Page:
Despite her best efforts to restrain them, hot tears seeped under her lashes.
“Come on now.” His hands touched her hip and her armpit to help her up and she flinched away, her body screaming in pain. Unsteady, she got herself to her feet. She opened her eyes and the world swam. She grabbed the edge of the table, landing half on, half off the cushion of the settee.
“You’re getting blood all over the place.” His familiar hands, with their small scars and close-clipped nails, held a pink washcloth toward her. It was the washcloth from her bathroom. He’d probably gone through everything, touching all of her things. Everything was contaminated now.
There was no way she could take the washcloth. Not from his hand.
“Fine,” he muttered, tossing the washcloth on the table. “Do it yourself.”
Pissed, he stomped off to sit in one of the captain’s chairs at the front of the trailer.
The reality of Hoyt in this previously Hoyt-less place was shocking.
She forced herself to look at him. Really look at him.
He was a big man. Over six feet tall, and he used to rodeo when he was younger, so his legs and arms and chest were thick with muscle. He had white-blond hair that made his eyebrows and eyelashes nearly invisible, which gave his face a terrible expressionlessness. A vacancy. She’d never ever been able to tell what he was thinking.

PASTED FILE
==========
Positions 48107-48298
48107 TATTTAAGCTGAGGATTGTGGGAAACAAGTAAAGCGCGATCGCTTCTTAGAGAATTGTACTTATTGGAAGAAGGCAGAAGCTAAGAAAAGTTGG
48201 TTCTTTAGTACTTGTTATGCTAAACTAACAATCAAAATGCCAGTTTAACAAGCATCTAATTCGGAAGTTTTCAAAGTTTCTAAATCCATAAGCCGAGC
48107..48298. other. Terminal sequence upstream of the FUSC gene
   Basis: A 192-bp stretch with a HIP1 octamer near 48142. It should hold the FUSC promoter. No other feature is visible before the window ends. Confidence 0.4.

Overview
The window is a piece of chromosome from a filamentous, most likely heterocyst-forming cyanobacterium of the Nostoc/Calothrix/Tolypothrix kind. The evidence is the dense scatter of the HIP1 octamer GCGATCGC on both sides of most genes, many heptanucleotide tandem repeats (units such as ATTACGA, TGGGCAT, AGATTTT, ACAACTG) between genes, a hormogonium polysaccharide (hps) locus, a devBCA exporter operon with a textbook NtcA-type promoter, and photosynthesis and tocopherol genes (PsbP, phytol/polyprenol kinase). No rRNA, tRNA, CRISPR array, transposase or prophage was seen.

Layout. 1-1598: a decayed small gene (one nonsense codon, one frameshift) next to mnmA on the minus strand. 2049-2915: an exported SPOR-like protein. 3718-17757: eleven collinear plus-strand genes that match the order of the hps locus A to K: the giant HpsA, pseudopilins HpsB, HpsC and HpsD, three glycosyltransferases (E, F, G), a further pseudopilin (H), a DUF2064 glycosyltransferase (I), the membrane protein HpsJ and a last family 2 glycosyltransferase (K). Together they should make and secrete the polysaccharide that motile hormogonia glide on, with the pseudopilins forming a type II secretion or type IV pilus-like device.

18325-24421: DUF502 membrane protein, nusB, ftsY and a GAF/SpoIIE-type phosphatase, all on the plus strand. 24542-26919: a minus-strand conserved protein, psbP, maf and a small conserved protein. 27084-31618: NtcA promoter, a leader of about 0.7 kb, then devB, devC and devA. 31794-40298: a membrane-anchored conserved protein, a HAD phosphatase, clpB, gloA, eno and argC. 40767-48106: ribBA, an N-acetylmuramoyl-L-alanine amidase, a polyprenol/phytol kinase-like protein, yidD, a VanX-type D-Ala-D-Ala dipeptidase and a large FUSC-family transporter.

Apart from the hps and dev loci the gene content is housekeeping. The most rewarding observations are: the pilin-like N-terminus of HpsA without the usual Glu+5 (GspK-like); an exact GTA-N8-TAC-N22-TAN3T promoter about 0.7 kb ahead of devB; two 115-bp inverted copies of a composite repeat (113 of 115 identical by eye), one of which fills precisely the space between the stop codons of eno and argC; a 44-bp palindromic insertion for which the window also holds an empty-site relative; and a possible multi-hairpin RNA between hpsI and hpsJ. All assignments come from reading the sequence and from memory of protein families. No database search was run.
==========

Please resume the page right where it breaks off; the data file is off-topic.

Sincerity looked like deceit. Anger looked like forgiveness.
She used to think he was calm. Other people did, too; at the very beginning of their marriage that’s what everyone said about him.
He’s so steady, they’d said. And she’d clung to that. With both hands and all her fear after Mom died. She’d clung to the version of him she wanted to believe in.
But it was a lie. Everything about him was a lie.
And Annie had been a fool.
That he was so totally the same, wearing what he always wore—jeans, his brown cowboy boots, and the dark blue Western shirt with the pearl snaps, his bone-handled knife in its sheath on his belt—made it even more surreal.
New place. Same nightmare.
Her missing phone was balanced on his knee. He’d taken it from her, gone through her pockets, while she lay unconscious on the floor.
Because he was an animal.
“I’m sorry,” he said with utter and terrifying sincerity. “I know at home, you were scared. What I did . . . that night in the kitchen?” He said it as if she might have forgotten. “It was too much. I understand that.”
An incredulous laugh she could not let out stung her throat. Do you? Do you understand that?
“It won’t happen again. I swear it won’t.”
“How did you find me?” She tried to clear her vision, get her brain to focus.